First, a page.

Sharing the experience of advent

In this extract from The Preacher’s Tale: Explorations in Narrative PreachingJon Russell shares an advent sermon and discusses how to preach in a way which invites a congregation to share common experience. 

Advent Stars: A Sermon

Does it feel strange, coming to church in the dark? It means that winter is definitely here. We moan about the cold and the dark nights, especially when it’s wet. But on the other hand, isn’t there something enormously comforting, as you pull your collar around you, and snuggle your hat down around your ears, to be making your way home, where there will be warmth and welcome, a hot drink, and the curtains drawn tight shut against the gloom?

And isn’t there something wonderful, on a clear, frosty night,about simply lifting our eyes and gazing up at the stars? You can see them much more clearly at this time of the year, and you don’t have to stay up so late.There can be nights in winter when you can almost read by them, the light of the stars is so bright.

We are very lucky, living here in the Allen Valleys. Photographs of the British Isles taken from satellites by NASA show the whole country-almost- brightly lit up by street lights and motorway lights, and the lights glaring out from millions of shops and houses. The North Pennines are among the very few dark areas on these photographs. What this means is that if you live in Newcastle, for instance, you come out of your house at night, and the streetlamps douse everything in a harsh, orange glow. It means that you can see where you are walking or driving, of course; but there is a price to be paid. It is as if a great plastic dome has been placed above the city. The sky is a thick, clogged, dulled orange-black, and only the few brightest, bravest stars twinkle weakly through.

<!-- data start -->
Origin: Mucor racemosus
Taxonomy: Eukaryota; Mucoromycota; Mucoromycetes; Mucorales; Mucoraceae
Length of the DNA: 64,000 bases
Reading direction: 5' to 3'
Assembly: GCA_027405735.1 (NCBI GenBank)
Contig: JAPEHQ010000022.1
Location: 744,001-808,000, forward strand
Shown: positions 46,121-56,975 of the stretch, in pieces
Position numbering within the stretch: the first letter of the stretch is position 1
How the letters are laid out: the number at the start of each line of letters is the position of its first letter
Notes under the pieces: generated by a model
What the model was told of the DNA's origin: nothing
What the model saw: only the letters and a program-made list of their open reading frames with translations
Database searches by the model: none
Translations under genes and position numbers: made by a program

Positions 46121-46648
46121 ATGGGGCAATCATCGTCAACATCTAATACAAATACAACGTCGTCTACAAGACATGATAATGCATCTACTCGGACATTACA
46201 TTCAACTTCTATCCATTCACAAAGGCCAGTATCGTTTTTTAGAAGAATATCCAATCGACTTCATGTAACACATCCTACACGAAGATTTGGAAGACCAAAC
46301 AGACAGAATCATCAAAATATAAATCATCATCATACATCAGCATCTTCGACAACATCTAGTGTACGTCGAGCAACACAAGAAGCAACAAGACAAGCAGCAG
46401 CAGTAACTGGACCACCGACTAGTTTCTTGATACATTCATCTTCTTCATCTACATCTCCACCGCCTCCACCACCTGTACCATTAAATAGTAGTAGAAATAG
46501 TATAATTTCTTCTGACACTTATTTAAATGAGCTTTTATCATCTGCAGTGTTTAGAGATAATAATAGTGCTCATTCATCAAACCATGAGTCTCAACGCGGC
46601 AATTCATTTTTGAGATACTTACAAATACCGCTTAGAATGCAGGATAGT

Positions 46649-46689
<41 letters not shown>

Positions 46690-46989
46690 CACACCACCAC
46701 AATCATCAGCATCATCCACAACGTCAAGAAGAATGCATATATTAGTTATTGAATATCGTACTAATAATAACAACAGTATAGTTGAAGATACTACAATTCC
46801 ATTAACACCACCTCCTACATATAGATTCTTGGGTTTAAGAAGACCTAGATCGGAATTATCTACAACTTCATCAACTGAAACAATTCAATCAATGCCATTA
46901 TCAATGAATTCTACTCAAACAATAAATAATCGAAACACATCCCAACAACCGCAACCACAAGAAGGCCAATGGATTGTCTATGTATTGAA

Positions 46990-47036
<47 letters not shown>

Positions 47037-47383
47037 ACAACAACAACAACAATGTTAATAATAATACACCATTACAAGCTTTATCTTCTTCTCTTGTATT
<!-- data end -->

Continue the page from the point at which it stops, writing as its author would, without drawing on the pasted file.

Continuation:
Out here, we enjoy a night sky that’s worth going out to gaze at! Sometimes you can see Mars glowing red for months at a  time. Jupiter and Saturn are clearly discs,not mere points of light. On some nights you can spot four different satellites whizzing overhead in the space of ten minutes. But even in Allendale earth-light obscures much of what we might otherwise see above us. You can’t make out the dimmest stars because of house lights and Christmas decorations and the orange glow from street lamps.

But travel west with me for a moment, and spend a night camped out by Small Water, a little tarn high up in the Lakeland fells. We’ve climbed a couple of miles from the last road, up into the very heart of the hills. If you are very lucky, you will be shaken awake at midnight, and as you are pulled from your sleeping bag, a small voice will say to you something like, ‘Daddy, you must come and look! Look at the stars!’

Up here, when the air is clear, no man-made light from anywhere pollutes the night sky. It takes a while, but your eyes adjust to the velvet darkness. Now you can make out the outline of the hills all around: black,cardboard shapes bathed only by starlight. And for the first time you can seethe Milky Way blazing down in allits glory. Multi-coloured diamonds spangle the sky: swirls and eddies of all the millions of stars. Some of this starlight began its journey 12 billion years ago. It is as though you can see into eternity.